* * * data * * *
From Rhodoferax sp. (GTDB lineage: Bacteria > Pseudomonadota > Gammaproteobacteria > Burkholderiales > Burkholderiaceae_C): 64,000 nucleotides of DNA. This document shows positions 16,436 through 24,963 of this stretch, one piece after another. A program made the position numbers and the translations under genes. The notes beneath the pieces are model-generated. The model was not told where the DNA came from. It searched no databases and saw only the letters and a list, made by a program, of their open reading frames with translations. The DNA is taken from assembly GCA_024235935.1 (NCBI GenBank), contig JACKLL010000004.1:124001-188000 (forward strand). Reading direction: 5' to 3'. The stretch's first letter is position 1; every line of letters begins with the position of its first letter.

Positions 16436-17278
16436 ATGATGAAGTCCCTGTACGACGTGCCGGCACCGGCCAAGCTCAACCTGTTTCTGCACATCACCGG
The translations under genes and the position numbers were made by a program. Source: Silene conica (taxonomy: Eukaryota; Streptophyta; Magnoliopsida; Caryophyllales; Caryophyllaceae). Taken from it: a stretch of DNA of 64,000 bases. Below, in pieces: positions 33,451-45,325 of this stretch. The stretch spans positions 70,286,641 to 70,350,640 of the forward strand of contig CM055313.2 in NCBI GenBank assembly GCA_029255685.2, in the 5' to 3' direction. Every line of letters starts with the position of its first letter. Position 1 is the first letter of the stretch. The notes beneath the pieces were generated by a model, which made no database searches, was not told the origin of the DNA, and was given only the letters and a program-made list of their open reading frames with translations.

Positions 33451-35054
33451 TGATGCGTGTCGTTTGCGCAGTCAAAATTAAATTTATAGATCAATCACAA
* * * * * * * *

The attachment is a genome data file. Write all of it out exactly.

From Rhodoferax sp. (GTDB lineage: Bacteria > Pseudomonadota > Gammaproteobacteria > Burkholderiales > Burkholderiaceae_C): 64,000 nucleotides of DNA. This document shows positions 16,436 through 24,963 of this stretch, one piece after another. A program made the position numbers and the translations under genes. The notes beneath the pieces are model-generated. The model was not told where the DNA came from. It searched no databases and saw only the letters and a list, made by a program, of their open reading frames with translations. The DNA is taken from assembly GCA_024235935.1 (NCBI GenBank), contig JACKLL010000004.1:124001-188000 (forward strand). Reading direction: 5' to 3'. The stretch's first letter is position 1; every line of letters begins with the position of its first letter.

Positions 16436-17278
16436 ATGATGAAGTCCCTGTACGACGTGCCGGCACCGGCCAAGCTCAACCTGTTTCTGCACATCACCGG
The translations under genes and the position numbers were made by a program. Source: Silene conica (taxonomy: Eukaryota; Streptophyta; Magnoliopsida; Caryophyllales; Caryophyllaceae). Taken from it: a stretch of DNA of 64,000 bases. Below, in pieces: positions 33,451-45,325 of this stretch. The stretch spans positions 70,286,641 to 70,350,640 of the forward strand of contig CM055313.2 in NCBI GenBank assembly GCA_029255685.2, in the 5' to 3' direction. Every line of letters starts with the position of its first letter. Position 1 is the first letter of the stretch. The notes beneath the pieces were generated by a model, which made no database searches, was not told the origin of the DNA, and was given only the letters and a program-made list of their open reading frames with translations.

Positions 33451-35054
33451 TGATGCGTGTCGTTTGCGCAGTCAAAATTAAATTTATAGATCAATCACAA